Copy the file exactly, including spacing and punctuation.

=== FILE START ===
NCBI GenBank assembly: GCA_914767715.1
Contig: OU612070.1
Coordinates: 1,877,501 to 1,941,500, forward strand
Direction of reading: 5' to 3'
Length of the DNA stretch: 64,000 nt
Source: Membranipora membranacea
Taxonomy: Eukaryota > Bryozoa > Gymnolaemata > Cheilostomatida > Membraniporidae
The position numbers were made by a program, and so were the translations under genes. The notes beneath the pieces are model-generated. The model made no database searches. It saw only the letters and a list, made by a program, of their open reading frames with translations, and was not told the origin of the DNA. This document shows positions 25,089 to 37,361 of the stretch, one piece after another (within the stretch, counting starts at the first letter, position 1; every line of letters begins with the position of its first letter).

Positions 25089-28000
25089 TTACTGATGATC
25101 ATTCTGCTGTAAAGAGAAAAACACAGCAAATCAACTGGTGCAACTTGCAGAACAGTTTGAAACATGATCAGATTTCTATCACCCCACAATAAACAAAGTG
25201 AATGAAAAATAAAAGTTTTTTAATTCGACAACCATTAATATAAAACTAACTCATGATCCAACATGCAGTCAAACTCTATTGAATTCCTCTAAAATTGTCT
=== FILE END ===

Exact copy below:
NCBI GenBank assembly: GCA_914767715.1
Contig: OU612070.1
Coordinates: 1,877,501 to 1,941,500, forward strand
Direction of reading: 5' to 3'
Length of the DNA stretch: 64,000 nt
Source: Membranipora membranacea
Taxonomy: Eukaryota > Bryozoa > Gymnolaemata > Cheilostomatida > Membraniporidae
The position numbers were made by a program, and so were the translations under genes. The notes beneath the pieces are model-generated. The model made no database searches. It saw only the letters and a list, made by a program, of their open reading frames with translations, and was not told the origin of the DNA. This document shows positions 25,089 to 37,361 of the stretch, one piece after another (within the stretch, counting starts at the first letter, position 1; every line of letters begins with the position of its first letter).

Positions 25089-28000
25089 TTACTGATGATC
25101 ATTCTGCTGTAAAGAGAAAAACACAGCAAATCAACTGGTGCAACTTGCAGAACAGTTTGAAACATGATCAGATTTCTATCACCCCACAATAAACAAAGTG
25201 AATGAAAAATAAAAGTTTTTTAATTCGACAACCATTAATATAAAACTAACTCATGATCCAACATGCAGTCAAACTCTATTGAATTCCTCTAAAATTGTCT